~ have an idea of what you want your blanket fort to look like: will you need cushions or a mattress? What about fairy lights (those little lights used on Christmas trees the world over)? Do you want to crawl in, walk in or just duck to get in? Do you want to stand up inside the fort? Do you want to keep it up for a few days? (If yes, where can you build it so that pets, children and guests won’t require that the blanket castle be taken down prematurely?)
~ be wary of fire hazards, blanket forts and flames do not mix well.
What so you think, is there a blanket fort in your future? Have you ever built a blanket fort for grown ups?

have been busy recently. Sorting out directions, developing hobbies and working on feeling good.
A few weeks ago, I started working on being creative. This is what I did:
We once bought hideous photographs of Paris, they were printed straight on canvas and weren’t particularly good. So I decided to practice abstract painting. I found left over paint samples and developed these three pieces of art. I’m not completely happy with the results but I’m proud of myself for starting to decorate with my own work and having enough confidence to think that my art should be displayed on a wall. Even if that wall is mine.
A few months ago, I came across a battered sketchbook. The paper inside was excellent AND it was on sale for $4. Usually retailing for around $20, it was a steal and I needed it! The ugliness was hard to get over. So one day I just started throwing paint on it until it developed into this. I love it. It’s the first time I’ve mixed paints since I was in high school. One of my biggest limitations is the fear that I’ll get it wrong. After redecorating this sketchbook, I felt confident. This helped me get over my fear of “ruining” something, getting wrong or being embarrassed.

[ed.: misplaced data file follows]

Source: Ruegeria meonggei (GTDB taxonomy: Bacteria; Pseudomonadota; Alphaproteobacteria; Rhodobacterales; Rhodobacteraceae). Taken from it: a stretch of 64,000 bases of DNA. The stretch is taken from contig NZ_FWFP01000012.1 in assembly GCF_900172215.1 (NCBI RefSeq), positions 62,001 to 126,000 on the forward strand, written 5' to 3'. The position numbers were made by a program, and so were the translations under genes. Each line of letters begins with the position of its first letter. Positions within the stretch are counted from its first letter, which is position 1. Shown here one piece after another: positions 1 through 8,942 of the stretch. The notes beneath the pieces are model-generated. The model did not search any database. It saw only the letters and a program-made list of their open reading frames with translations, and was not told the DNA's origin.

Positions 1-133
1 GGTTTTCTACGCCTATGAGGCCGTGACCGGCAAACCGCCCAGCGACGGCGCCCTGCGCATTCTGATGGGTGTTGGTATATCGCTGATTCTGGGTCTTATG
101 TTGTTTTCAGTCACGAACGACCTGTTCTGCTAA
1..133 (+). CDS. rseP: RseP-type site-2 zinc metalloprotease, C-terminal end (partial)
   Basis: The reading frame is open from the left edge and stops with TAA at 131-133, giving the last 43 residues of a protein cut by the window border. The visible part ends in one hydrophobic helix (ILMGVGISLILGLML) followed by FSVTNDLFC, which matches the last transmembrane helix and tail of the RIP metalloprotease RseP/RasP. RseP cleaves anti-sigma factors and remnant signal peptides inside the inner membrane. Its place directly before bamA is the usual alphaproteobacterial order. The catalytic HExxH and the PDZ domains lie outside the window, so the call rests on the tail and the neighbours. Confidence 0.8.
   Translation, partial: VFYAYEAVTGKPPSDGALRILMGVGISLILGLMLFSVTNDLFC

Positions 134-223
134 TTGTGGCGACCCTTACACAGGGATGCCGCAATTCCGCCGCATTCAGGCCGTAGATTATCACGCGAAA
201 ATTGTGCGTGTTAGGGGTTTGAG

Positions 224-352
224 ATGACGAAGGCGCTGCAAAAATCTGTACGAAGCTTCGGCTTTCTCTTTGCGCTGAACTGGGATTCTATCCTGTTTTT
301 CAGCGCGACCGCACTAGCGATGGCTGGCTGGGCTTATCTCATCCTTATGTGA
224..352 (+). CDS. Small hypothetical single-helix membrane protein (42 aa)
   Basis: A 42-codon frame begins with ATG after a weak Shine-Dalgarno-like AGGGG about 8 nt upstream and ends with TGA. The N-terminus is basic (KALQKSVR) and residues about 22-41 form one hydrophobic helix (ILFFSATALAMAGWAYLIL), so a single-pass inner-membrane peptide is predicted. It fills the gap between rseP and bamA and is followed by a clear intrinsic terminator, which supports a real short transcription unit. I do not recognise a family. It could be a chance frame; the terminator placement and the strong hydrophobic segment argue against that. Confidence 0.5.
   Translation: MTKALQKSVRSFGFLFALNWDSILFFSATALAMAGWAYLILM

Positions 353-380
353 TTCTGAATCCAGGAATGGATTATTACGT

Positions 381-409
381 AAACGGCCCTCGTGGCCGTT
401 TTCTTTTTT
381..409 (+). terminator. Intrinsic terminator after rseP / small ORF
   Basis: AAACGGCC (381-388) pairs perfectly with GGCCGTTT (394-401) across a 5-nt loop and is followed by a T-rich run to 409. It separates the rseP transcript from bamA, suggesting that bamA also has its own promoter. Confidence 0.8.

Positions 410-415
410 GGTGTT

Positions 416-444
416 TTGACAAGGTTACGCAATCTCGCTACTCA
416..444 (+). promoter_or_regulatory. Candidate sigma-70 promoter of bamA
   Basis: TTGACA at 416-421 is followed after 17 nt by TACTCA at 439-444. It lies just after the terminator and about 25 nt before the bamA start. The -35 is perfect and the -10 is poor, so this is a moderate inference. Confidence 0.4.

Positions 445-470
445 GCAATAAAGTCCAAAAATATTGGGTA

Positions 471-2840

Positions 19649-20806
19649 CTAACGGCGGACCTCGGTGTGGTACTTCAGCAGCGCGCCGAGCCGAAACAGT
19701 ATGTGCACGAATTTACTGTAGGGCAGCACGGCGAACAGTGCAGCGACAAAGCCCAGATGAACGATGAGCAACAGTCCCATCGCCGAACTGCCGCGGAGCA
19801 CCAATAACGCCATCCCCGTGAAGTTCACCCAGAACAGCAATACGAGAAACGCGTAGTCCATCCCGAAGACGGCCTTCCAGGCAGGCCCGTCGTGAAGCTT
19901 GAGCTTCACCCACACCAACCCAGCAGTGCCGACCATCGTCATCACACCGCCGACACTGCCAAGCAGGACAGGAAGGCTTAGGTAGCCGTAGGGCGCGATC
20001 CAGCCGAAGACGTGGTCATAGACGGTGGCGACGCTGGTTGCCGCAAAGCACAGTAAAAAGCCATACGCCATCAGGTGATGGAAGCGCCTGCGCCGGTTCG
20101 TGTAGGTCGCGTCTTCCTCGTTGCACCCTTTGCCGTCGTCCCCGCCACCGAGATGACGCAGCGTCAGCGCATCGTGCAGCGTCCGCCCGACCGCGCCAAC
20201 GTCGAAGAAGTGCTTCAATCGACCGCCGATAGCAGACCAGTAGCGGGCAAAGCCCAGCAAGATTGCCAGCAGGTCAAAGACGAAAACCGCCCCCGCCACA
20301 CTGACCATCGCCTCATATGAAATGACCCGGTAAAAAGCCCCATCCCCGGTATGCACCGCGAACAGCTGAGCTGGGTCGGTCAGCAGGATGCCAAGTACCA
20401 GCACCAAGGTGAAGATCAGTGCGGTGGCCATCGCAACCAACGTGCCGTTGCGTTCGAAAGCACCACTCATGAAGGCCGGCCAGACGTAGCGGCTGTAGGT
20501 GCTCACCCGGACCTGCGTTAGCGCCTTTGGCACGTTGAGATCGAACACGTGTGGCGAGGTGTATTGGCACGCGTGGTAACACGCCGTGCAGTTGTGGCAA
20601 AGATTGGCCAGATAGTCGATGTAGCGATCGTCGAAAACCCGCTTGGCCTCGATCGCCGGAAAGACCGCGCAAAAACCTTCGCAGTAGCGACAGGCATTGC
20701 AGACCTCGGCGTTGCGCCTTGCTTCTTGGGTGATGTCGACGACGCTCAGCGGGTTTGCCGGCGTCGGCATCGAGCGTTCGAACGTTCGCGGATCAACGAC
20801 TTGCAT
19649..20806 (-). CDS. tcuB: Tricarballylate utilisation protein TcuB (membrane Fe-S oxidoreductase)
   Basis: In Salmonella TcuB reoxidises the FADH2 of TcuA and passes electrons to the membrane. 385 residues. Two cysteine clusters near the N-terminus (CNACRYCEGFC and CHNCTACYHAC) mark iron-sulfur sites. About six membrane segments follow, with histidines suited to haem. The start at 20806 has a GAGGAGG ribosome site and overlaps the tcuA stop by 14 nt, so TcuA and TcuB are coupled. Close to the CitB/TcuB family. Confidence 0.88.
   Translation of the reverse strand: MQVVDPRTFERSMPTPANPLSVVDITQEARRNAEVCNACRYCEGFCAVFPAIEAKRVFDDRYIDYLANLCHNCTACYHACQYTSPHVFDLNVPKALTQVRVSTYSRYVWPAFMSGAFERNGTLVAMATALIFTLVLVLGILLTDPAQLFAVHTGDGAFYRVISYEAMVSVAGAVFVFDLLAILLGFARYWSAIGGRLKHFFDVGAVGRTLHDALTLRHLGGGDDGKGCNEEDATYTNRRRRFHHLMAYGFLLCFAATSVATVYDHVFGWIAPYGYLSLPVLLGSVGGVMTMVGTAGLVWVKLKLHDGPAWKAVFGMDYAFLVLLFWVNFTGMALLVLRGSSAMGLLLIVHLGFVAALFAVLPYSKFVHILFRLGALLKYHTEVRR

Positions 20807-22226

This was so much fun. I was having a stressful day. I took time out to paint the envelope of an important document being sent to a friend. It was so cathartic. It was the first time I’d played with paints since high school. The envelope developed further but not before I wrote out her full address! Eek! So, consider this a sneak peek until I able to edit the photo.
This developed into this:
It still needs work but I’m loving how it’s turned out.
I have been so busy with work (opening night, tonight!), so having a creative outlet has helped me manage stress (and overeating). What do you do to manage stress?


My mother in law gave me all of her old camera equipment. It was like an early Christmas present when she brought the boxes over. We were both under the belief that the lenses would automatically fit on my DSLR but that was not the case.

Eventually, I searched on eBay and tracked down a Minolta to Canon adaptor. It arrived today and I immediately popped it on and started testing the lenses. Using film lenses on a DSLR was so much fun.

Sadly, I cannot adjust the aperture easily on the camera as the lens isn’t recognized on my Canon, still, I enjoy the results.


I am in England.

Pinching myself because it doesn’t feel very real.

It took so long to get here. It’s been such a crazy visit and trip.

First there was a snow storm in Ottawa, which meant my flight was cancelled, which led to a whole host of events including:

– queuing for an hour to get a taxi

– the taxi driver leaving me at the end of a driveway whilst I pulled one 28kg suitcase and carried two 10kg bags through 2 feet of snow, all while wearing canvas shoes

– I spent more time in an airport and eventually managed to get to Frankfurt where it became evident that someone had forgotten to book me on the connecting flight to England. So, I waited, only to discover that I wasn’t booked on the second connection either.

– There may have been a scary look on my face because I was quickly put on the second connection.

By the time I landed in England I was beyond tired and grumpy but I’m glad to be here! The downside of this is that I haven’t been as attentive as I wanted to be with this blog, my services, and my part time job. I think that eventually that will get back on track. Thanks for being patient.

Afternoon Tea Ideas for Mother's Day


Mother’s Day is just around the corner for all those UK folks on the other side of the Atlantic. Being a bit of an expat, it can be quite a hassle to get hold of Mother’s Day cards amongst other things. Canadian’s and American’s aim to please mothers in May. Not cool, if you ask me, which you didn’t. 

This year, I’m actually going to be with my mum on the big day, which is pretty exciting. I’ve still been struggling for cheaper-than-overpaying-at-a-crowded-restaurant idea. 

Then it struck me: Afternoon Tea or High Tea (there is a difference but for this purpose, I’m not particularly interested in differentiating).